Reports: EPA fails to make drinking water safe from toxic PFAS

Media Contacts
Bart Johnsen-Harris

Environment America

WASHINGTON — Politico reported on Tuesday that the Environmental Protection Agency (EPA) will not establish federal limits in drinking water for two prevalent toxic chemicals. The agency’s forthcoming management plan for combatting per- and polyfluoroalkyl substances (PFAS) lacks safeguards on PFOA and PFOS, two of the best-understood toxic PFAS chemicals. Bart Johnsen-Harris, clean water advocate for Environment America, issued the following statement:

“These chemicals have contaminated drinking water from Michigan to North Carolina. In refusing to set limits for PFAS, EPA is abdicating its core mission to protect human health.

“Without a clear, health-based standard, there is no way to ensure our water is safe to drink. While action is needed to address contamination from all PFAS chemicals, EPA should at the very least be acting on these two—which are the best-studied and have the clearest direct health effects.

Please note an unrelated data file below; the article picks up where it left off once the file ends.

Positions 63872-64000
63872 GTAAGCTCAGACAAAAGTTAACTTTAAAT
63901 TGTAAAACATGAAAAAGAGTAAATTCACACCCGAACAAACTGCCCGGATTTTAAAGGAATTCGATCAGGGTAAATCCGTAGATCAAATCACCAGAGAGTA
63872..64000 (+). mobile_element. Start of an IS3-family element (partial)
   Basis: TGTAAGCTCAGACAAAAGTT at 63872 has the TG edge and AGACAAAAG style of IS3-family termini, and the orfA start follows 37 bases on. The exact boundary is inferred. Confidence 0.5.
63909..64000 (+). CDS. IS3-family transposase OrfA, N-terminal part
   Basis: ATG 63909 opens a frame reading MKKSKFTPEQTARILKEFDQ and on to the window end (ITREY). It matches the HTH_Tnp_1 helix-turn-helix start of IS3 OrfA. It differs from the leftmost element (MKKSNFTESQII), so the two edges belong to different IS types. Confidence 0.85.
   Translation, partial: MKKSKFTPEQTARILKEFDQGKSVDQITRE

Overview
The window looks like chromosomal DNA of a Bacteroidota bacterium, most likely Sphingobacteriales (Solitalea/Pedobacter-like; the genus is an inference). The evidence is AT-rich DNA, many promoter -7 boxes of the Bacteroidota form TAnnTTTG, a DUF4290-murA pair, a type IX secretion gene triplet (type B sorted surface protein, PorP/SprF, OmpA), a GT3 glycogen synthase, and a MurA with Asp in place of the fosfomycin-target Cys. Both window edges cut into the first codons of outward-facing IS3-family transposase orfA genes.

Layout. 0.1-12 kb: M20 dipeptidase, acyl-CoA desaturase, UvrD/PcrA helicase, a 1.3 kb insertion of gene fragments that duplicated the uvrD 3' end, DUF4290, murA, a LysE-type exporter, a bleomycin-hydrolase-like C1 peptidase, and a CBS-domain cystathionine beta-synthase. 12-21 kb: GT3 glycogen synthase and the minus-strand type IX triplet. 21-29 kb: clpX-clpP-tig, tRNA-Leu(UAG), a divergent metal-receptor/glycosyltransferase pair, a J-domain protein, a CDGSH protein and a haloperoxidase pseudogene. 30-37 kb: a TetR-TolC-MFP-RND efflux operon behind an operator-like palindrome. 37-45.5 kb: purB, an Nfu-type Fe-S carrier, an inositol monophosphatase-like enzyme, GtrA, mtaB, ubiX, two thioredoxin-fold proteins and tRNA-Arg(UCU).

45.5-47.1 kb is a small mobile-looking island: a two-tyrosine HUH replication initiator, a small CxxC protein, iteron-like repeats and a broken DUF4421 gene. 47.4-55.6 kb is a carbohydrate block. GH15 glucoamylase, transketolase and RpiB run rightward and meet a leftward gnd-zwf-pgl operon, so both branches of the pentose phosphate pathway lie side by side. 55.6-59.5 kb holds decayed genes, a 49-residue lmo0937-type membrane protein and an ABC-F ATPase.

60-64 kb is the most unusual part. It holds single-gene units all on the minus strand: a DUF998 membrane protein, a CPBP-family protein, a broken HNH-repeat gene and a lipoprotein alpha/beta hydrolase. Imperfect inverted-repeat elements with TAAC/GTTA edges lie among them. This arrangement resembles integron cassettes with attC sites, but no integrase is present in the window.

“The EPA’s decision not to set safety limits on these two chemicals under the Safe Drinking Water Act stands in jarring contrast to the agency’s admission, in this same management plan, that the chemicals should be designated as hazardous substances under Superfund. If a substance is too hazardous to be in the soil we walk on, it’s too hazardous to be in the water we drink.

“PFAS chemicals—used widely for nonstick cookware, water-repellent clothing, firefighting foam and more—present significant threats to our health. Research shows probable links between PFAS exposure and cancer, immune system deficiencies, high cholesterol, low fertility and developmental issues in children and infants. Moreover, the health impacts of PFAS are magnified because they accumulate in the food chain and persist for a long time in the environment.

“EPA’s failure to act not only impedes cleanup, but also leaves polluters free to continue production. We need to take a preventative approach by switching our economy to safer alternatives. These communities should never have had their water contaminated in the first place.”